The National Highway Traffic Safety Administration reported a 2.4 percent reduction in traffic-related deaths. Looking at the first six months of 2019, last year’s stat represents somewhat of a trend as this year’s deaths are down 3.4 percent. Specific statistics include:
- Drunk driving deaths fell by 3.6 percent
- Speeding-related fatalities saw a 5.7 percent drop
- Motorcyclists killed in accidents declined by 4.7 percent
While drivers were paying more attention to safety and less attention to distractions, technical or otherwise, a majority of the credit is going to crash prevention technology installed into newer motor vehicles.
Road-related concerns remain
While the news revealed progress, Transportation Secretary Elaine Chao believes that the proverbial road remains long. Approximately all the injuries and deaths that occurred over the past year were still preventable. All the cutting-edge computer programs and gadgetry can only go so far in continuing prevention efforts.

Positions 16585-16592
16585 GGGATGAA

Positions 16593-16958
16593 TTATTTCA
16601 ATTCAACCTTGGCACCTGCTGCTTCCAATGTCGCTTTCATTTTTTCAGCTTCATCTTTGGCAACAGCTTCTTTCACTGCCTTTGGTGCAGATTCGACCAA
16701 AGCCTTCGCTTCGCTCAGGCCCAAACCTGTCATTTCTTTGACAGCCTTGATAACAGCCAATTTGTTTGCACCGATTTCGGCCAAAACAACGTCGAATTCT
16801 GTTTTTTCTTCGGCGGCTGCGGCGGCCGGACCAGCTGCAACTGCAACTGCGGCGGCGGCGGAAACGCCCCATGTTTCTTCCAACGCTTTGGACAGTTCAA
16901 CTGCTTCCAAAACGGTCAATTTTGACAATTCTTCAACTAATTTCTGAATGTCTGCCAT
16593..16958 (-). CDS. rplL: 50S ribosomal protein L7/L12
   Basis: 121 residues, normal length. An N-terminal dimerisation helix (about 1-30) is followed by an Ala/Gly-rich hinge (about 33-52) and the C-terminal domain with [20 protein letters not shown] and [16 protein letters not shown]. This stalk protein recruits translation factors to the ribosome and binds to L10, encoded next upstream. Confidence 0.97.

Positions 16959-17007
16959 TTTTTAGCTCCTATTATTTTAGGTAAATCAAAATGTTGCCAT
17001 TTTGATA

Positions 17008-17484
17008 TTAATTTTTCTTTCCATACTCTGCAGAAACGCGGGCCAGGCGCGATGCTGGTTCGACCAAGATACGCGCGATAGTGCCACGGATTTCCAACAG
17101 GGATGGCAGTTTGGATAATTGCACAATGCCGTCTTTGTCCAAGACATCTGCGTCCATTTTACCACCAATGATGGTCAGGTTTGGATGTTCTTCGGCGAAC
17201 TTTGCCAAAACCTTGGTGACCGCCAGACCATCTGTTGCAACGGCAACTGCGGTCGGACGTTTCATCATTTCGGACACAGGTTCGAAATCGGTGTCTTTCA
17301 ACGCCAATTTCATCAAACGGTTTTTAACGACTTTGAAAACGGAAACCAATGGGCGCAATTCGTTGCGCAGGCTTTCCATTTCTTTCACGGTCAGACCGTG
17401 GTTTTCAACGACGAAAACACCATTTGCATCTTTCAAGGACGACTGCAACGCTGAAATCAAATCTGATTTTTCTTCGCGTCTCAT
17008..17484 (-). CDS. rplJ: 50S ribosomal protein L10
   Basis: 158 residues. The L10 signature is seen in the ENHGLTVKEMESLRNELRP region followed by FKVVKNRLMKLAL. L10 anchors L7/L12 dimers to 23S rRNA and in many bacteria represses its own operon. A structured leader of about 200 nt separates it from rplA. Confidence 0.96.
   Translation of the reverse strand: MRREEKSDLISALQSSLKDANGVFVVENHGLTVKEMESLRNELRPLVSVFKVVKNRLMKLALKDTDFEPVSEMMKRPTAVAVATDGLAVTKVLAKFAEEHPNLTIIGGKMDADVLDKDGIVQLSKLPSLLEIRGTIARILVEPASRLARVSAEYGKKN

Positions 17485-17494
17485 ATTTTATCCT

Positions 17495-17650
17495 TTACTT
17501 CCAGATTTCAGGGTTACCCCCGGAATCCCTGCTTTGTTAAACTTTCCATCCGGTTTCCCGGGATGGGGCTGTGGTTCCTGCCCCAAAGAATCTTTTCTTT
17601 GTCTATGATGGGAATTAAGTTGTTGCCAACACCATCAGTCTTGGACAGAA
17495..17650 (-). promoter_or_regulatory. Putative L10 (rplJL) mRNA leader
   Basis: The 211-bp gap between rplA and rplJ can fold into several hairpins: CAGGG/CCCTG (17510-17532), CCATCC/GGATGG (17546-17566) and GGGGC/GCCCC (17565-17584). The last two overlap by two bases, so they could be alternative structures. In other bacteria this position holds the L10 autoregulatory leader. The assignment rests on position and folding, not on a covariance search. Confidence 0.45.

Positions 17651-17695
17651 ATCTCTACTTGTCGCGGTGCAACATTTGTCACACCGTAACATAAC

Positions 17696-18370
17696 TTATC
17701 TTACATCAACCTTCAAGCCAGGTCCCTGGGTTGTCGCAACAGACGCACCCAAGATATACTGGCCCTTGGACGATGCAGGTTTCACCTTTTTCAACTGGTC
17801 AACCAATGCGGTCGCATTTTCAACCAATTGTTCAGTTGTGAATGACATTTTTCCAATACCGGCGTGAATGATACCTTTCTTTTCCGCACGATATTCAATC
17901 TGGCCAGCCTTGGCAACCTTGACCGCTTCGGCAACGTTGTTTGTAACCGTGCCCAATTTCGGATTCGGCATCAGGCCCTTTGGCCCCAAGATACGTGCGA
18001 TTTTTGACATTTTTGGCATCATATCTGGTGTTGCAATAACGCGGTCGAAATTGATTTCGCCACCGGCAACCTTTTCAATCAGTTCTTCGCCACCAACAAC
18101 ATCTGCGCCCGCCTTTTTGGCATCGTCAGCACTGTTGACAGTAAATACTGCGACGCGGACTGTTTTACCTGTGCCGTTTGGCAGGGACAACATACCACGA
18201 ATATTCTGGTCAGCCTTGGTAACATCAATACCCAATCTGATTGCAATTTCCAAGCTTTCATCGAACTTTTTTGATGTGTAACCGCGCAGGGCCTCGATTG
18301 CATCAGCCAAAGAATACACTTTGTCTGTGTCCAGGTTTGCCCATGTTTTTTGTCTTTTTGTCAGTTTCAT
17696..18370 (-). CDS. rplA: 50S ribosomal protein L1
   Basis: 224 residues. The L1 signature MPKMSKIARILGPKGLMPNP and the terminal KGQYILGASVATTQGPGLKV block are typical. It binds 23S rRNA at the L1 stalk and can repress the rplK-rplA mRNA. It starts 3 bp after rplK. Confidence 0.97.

The data was also tempered by the staggering increases in 2015 and 2016 that many say resulted from an improved economy and busier roads.
The other downside of the “good news” involves pedestrian deaths increasing by 3.4 percent, primarily due to walking after dark, failing to stay in intersections, or walkers and drivers traveling while intoxicated. Deaths in collisions involving bicycles and similar conveyances also rose 6.3 percent. Accidents involving large trucks grew slightly at one percent.
The NHTSA continues to look at ways to further reduce road fatalities. The five-star crash assessment program is undergoing a review while the Federal Highway Administration is stepping up their efforts to keep the momentum going and further reduce traffic deaths.